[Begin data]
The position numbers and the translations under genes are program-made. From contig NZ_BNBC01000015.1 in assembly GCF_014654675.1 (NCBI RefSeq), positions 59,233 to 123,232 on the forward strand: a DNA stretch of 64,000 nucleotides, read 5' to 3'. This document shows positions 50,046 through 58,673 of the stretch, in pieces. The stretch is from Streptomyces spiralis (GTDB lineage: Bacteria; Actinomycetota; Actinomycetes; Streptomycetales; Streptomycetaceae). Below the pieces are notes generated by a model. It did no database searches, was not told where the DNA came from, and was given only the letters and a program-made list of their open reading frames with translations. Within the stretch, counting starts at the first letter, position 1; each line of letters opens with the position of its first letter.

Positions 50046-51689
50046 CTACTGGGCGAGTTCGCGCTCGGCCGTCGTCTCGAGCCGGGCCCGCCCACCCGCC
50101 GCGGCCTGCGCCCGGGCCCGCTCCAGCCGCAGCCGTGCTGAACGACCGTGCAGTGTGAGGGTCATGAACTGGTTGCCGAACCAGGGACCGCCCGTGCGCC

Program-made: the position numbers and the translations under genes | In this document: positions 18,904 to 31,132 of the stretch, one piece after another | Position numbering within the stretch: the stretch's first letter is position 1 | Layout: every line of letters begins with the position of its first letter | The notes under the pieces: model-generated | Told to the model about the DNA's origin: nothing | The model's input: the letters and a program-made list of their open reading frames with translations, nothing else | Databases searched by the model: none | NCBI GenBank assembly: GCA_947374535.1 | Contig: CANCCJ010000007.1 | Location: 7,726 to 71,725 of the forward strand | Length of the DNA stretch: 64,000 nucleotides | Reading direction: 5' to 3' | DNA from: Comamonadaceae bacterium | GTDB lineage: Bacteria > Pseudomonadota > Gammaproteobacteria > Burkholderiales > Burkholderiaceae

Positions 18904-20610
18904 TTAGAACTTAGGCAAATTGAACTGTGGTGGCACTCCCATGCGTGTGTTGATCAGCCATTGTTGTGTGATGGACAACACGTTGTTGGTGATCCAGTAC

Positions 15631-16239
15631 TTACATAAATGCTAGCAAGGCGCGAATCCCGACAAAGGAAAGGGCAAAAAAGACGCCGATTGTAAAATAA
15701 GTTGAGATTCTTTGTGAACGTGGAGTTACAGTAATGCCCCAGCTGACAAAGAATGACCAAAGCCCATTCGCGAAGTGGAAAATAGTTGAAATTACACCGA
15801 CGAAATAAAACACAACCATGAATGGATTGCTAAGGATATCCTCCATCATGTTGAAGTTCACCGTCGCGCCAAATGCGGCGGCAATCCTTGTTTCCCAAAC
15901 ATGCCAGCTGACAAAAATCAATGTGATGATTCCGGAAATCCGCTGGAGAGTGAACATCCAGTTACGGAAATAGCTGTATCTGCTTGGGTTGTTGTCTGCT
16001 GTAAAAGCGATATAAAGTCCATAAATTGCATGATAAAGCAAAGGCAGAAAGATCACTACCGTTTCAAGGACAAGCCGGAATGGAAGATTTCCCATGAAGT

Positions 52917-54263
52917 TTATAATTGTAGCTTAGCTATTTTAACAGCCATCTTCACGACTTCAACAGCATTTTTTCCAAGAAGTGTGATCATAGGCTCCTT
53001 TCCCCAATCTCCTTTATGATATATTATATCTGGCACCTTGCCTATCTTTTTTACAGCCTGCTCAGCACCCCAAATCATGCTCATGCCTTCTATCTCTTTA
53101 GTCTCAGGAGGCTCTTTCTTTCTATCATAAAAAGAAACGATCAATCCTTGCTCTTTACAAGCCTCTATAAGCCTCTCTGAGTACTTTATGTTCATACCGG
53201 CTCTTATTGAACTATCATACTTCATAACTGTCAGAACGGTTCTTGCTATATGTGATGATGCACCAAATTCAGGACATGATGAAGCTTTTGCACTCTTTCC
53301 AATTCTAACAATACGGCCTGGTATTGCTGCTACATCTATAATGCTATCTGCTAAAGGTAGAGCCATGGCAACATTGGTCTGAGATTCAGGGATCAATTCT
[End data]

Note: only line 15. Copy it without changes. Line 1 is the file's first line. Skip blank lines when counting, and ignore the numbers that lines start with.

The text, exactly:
52917 TTATAATTGTAGCTTAGCTATTTTAACAGCCATCTTCACGACTTCAACAGCATTTTTTCCAAGAAGTGTGATCATAGGCTCCTT